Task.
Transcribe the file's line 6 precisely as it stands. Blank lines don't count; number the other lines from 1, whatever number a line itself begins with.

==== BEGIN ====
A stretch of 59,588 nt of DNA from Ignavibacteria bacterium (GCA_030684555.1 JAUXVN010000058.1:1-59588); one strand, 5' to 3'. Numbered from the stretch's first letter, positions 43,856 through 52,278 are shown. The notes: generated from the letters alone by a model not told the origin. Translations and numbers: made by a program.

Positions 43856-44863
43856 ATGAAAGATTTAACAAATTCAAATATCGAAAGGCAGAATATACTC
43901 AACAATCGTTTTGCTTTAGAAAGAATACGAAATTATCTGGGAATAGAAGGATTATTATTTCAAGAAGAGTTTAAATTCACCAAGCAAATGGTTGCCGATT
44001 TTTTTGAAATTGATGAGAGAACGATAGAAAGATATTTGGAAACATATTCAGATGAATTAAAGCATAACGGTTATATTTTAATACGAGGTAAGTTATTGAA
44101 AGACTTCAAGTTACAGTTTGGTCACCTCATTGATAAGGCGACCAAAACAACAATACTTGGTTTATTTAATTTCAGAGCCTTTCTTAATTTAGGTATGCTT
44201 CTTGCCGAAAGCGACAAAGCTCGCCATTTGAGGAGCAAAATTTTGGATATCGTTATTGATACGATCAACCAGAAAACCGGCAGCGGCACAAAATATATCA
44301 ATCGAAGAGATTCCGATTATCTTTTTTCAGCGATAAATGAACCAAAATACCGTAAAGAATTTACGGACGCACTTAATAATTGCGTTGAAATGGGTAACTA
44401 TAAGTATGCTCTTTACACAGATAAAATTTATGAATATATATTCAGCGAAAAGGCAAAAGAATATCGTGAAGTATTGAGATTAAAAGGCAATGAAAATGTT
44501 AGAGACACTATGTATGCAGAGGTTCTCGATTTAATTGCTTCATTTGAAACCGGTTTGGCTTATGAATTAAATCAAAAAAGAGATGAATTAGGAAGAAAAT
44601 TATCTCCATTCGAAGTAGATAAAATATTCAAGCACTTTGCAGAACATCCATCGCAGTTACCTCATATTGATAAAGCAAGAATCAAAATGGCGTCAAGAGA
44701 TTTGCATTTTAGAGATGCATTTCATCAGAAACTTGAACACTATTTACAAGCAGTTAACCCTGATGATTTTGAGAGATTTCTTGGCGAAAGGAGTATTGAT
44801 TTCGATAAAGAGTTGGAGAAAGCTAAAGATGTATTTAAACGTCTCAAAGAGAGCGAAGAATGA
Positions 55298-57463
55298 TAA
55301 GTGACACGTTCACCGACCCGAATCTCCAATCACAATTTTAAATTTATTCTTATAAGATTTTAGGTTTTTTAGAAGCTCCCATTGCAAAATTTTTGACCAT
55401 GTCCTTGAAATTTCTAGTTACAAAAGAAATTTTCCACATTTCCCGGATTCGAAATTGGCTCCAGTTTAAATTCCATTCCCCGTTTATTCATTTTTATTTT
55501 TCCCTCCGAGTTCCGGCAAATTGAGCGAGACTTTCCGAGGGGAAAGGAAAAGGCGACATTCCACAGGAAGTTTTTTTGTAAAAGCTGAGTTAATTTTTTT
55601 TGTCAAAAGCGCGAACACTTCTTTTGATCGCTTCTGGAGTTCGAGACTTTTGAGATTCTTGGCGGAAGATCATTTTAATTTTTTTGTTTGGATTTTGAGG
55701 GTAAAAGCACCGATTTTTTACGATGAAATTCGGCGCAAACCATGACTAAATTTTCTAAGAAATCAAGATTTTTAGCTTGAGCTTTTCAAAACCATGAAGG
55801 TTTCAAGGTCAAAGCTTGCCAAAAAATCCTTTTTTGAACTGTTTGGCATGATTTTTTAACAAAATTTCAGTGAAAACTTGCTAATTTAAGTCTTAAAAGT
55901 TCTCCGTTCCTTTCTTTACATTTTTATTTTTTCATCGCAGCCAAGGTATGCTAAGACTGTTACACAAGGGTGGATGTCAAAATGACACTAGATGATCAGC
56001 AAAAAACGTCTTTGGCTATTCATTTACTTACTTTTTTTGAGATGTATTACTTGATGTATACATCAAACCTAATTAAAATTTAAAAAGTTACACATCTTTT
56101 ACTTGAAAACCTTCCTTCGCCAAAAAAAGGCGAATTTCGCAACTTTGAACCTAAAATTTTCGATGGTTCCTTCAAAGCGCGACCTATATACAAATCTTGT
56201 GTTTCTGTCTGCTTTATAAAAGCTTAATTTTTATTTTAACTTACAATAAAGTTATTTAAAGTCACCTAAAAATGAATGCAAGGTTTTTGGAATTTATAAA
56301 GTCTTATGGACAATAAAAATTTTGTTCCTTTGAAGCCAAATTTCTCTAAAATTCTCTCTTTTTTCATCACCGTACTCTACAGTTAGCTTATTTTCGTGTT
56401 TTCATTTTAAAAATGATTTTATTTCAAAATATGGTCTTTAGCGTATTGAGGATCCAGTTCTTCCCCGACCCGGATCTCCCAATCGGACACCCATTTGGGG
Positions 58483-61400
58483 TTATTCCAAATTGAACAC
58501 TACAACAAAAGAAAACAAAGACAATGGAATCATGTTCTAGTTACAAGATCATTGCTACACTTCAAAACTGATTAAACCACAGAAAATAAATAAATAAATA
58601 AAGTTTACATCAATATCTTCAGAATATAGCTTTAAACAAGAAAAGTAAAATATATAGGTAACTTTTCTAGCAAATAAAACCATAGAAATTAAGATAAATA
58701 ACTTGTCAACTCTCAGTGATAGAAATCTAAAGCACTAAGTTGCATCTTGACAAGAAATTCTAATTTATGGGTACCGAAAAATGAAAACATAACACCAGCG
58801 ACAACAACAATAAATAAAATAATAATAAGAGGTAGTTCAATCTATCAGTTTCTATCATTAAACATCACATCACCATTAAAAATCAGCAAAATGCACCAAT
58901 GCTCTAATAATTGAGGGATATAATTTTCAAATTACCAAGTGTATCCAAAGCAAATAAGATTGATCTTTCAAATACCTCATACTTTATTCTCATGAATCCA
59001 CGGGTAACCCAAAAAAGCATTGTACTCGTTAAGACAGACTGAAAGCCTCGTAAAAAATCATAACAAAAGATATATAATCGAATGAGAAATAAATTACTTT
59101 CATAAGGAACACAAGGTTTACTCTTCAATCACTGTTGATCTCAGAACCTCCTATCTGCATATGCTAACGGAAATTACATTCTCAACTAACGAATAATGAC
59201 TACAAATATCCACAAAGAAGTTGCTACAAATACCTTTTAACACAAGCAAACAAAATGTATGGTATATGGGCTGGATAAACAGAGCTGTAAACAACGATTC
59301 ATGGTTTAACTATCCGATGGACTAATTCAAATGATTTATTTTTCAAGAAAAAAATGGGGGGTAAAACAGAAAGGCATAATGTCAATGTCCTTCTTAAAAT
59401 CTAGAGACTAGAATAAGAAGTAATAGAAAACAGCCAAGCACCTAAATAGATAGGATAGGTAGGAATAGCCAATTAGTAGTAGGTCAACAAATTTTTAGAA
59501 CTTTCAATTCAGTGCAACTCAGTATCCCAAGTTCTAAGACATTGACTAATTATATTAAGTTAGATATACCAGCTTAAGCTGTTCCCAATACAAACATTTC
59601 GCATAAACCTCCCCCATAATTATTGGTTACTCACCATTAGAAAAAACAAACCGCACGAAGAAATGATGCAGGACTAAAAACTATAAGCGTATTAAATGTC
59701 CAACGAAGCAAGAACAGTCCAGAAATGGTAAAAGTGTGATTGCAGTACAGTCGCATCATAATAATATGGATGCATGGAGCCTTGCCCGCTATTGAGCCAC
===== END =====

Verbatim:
44101 AGACTTCAAGTTACAGTTTGGTCACCTCATTGATAAGGCGACCAAAACAACAATACTTGGTTTATTTAATTTCAGAGCCTTTCTTAATTTAGGTATGCTT